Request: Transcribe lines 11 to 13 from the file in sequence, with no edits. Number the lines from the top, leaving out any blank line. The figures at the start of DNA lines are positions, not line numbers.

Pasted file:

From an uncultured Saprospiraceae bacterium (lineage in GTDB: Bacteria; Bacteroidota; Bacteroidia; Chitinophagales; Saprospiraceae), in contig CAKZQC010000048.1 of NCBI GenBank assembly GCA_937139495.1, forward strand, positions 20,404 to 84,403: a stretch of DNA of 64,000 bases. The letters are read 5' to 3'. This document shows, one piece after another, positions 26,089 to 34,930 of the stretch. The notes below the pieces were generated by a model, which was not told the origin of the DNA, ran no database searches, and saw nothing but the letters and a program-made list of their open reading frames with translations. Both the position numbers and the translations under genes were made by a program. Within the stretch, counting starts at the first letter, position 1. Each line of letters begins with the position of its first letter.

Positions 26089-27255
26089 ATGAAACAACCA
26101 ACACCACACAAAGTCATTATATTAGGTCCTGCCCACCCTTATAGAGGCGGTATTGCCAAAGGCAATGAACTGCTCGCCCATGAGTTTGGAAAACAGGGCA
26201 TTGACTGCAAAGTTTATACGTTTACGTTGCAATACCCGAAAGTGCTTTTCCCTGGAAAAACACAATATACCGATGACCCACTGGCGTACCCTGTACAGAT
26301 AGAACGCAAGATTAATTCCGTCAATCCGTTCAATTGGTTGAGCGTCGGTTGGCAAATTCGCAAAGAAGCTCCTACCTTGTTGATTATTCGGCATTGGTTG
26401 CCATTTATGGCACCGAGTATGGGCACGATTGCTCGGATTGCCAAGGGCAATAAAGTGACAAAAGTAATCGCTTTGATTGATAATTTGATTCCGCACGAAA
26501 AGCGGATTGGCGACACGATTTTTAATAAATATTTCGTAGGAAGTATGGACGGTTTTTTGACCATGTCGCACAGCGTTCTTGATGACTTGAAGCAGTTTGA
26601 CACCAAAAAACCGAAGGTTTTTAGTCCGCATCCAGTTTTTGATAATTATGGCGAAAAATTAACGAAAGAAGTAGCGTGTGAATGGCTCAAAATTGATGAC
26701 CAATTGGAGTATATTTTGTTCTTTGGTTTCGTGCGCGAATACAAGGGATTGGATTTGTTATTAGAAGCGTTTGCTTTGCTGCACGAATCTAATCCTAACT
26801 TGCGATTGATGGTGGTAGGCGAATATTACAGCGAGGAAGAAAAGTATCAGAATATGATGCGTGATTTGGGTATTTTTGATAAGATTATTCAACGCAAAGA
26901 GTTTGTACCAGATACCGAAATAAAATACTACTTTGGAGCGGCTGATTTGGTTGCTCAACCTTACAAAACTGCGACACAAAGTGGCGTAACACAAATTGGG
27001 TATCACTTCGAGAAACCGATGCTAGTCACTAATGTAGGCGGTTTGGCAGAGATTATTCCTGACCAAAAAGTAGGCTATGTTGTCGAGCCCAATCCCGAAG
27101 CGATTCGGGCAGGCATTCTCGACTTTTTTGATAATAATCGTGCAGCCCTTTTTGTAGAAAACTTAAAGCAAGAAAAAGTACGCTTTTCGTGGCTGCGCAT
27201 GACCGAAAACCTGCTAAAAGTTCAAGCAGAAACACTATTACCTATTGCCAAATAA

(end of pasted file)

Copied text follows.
26801 TGCGATTGATGGTGGTAGGCGAATATTACAGCGAGGAAGAAAAGTATCAGAATATGATGCGTGATTTGGGTATTTTTGATAAGATTATTCAACGCAAAGA
26901 GTTTGTACCAGATACCGAAATAAAATACTACTTTGGAGCGGCTGATTTGGTTGCTCAACCTTACAAAACTGCGACACAAAGTGGCGTAACACAAATTGGG
27001 TATCACTTCGAGAAACCGATGCTAGTCACTAATGTAGGCGGTTTGGCAGAGATTATTCCTGACCAAAAAGTAGGCTATGTTGTCGAGCCCAATCCCGAAG